Burns may fill sky with smoke | NevadaAppeal.com

Burns may fill sky with smoke

STATELINE – About 25 acres of pile burning are planned for three different areas of Douglas County, as the U.S. Forest Service begins its prescribed burns.

The Douglas County burn is just one of several burns which will be done this fall as the service eliminates piles of wood which have been stacked in areas around the lake.

The Forest Service plans to start burning next week.

“We have approximately 500 acres of pile burning on the South Shore part of El Dorado County. We obviously won’t be doing that in one day,” said Mark Johnson, fire management officer for the Lake Tahoe Basin Management Unit. “A majority of that is on the Pioneer Project, but there are some areas all over.

“It’s a lot of pile burning,” he added. “That’s because of the (vegetation) management projects we’re completing near urban areas.”

Many forests in the basin are dense. Trees compete against each other for sunlight and nutrients. Add a drought in the early 1990s and an ongoing bark beetle infestation and the end result is as many as a third of the trees in the basin are dead.

Natural fire has been largely absent from Tahoe for more than 100 years, and that has led to a buildup of fuels – branches, pine cones, needles and fallen trees – on the forest floor.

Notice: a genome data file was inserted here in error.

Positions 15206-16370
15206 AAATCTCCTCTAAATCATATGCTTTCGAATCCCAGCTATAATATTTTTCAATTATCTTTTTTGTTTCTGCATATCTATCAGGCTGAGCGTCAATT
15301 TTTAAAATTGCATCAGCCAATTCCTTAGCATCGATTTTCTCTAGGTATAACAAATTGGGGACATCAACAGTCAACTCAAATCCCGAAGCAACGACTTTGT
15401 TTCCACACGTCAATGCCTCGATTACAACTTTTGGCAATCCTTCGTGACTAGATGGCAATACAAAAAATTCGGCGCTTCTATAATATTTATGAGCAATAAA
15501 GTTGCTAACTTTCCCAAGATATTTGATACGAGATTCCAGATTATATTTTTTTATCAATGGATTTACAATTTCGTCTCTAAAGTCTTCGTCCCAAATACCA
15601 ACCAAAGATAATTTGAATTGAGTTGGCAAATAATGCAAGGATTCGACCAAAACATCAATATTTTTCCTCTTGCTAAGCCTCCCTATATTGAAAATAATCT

All of that together combines to create the potential for dangerous, catastrophic wildfires, he said.

The Forest Service, with the Pioneer Project and other activities, has tried to create fuel breaks near residential areas, he said. Prescribed underburning that the Forest Service often conducts cannot feasibly be done near homes, he said. Therefore other treatments, such as wintertime mechanical work in the case of the Pioneer Project, are done, Johnson said.

“The pile burning is the final phase of fuel treatment,” he said. “It doesn’t provide the same effect an underburn does. Not to say it’s bad; it’s just a different objective. It’s more difficult to do an underburn next to homes.”

The Forest Service typically administers prescribed burns in the spring and fall, he said. Atmospheric conditions haven’t been acceptable lately, Johnson said, which is putting the service slightly behind schedule since burns usually start the second week of October.

“We really need people to understand that a little bit of smoke leads to a less fire-prone situation next to residential areas,” Johnson said.

Other burns planned for around the basin:

— The only underburn this season will be 250 acres on North Shore.

— Additionally, about 725 acres of pile burning are planned for North Shore.

— On the West Shore, officials intend to complete about 30 acres of pile burning.